Title: How optically diverse is the coastal ocean?
Authors: MELIN FredericVANTREPOTTE Vincent
Citation: REMOTE SENSING OF ENVIRONMENT vol. 160 p. 235-251
Publication Year: 2015
JRC N°: JRC93148
ISSN: 0034-4257
URI: http://www.sciencedirect.com/science/article/pii/S0034425715000413
DOI: 10.1016/j.rse.2015.01.023
Type: Articles in periodicals and books
Abstract: Coastal regions are a resource for societies while being under severe pressure from a variety of factors. They also show a large diversity of optical characteristics, and the potential to optically classify these waters and distinguish similarities between regions is a fruitful application for satellite ocean color. Recognizing the specificities and complexity of coastal waters in terms of optical properties, a training data set is assembled for coastal regions and marginal seas using full resolution SeaWiFS global remote sensing reflectance RRS data that maximize the geographic coverage and seasonal sampling of the domain. An unsupervised clustering technique is operated on the training data set to derive a set of 16 classes that cover conditions from very turbid to oligotrophic. When applied to a global seven-year SeaWiFS data set, this set of optical water types allows an efficient classification of coastal regions, marginal seas and large inland water bodies. Classes associated with more turbid conditions show relative dominance close to shore and in the mid-latitudes. A geographic partition of the global coastal ocean serves to distinguish general optical similarities between regions. The local optical variability is quantified by the number of classes selected as dominant across the period, averaging 5.2 classes if the cases accounting for 90% of the data days are considered. Optical diversity is more specifically analyzed with a Shannon index computed with the class memberships. Regions with low optical diversity are the most turbid waters as well as closed seas and inland water bodies. Oligotrophic waters also show a relatively low diversity, while intermediate regions between coastal domain and open ocean are associated with the highest diversity, which has interesting connections with ecological features.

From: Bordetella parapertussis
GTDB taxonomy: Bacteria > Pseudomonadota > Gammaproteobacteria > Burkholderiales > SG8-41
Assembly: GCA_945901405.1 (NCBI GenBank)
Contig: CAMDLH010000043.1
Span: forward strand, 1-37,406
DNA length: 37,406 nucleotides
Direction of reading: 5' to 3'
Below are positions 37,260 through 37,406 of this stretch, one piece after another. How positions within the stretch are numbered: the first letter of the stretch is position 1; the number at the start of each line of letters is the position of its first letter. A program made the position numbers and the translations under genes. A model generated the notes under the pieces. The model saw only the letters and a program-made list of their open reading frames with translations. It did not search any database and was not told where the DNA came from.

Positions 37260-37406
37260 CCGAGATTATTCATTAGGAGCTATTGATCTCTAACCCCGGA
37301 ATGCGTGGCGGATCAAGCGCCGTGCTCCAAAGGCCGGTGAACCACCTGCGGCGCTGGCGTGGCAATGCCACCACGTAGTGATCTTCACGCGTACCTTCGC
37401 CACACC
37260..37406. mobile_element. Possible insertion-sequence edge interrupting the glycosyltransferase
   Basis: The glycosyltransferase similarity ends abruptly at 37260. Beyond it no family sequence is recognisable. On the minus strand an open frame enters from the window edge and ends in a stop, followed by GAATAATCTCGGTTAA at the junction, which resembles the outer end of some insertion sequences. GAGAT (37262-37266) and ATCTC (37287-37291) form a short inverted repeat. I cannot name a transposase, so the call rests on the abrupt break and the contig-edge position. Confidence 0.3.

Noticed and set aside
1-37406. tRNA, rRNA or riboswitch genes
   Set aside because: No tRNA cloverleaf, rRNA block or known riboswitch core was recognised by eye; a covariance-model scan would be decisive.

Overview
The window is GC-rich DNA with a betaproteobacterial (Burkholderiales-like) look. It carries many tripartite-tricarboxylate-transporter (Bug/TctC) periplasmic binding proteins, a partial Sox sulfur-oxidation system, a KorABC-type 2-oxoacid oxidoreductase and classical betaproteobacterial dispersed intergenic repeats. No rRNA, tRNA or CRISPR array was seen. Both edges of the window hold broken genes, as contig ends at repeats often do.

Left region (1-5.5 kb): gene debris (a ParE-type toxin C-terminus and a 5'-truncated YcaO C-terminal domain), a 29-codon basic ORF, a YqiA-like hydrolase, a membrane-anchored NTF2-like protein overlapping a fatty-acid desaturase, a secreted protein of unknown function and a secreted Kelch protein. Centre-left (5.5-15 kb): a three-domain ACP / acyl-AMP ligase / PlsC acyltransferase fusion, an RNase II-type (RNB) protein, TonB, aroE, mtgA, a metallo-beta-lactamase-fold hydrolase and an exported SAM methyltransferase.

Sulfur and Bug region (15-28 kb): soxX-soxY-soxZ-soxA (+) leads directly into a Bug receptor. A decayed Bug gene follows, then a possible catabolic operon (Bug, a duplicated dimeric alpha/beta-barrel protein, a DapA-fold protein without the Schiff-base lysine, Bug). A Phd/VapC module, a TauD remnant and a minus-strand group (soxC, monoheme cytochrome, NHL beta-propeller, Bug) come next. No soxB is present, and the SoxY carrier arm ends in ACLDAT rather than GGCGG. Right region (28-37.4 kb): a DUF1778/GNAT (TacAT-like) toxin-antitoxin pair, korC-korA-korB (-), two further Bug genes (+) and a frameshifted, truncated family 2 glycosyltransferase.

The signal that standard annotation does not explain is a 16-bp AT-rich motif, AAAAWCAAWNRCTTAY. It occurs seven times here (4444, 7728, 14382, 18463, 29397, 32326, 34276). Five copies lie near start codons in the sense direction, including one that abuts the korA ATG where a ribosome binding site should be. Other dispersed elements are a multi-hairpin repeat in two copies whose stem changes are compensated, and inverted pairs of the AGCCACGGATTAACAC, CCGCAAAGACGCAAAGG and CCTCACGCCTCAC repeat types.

JRC Directorate:Sustainable Resources

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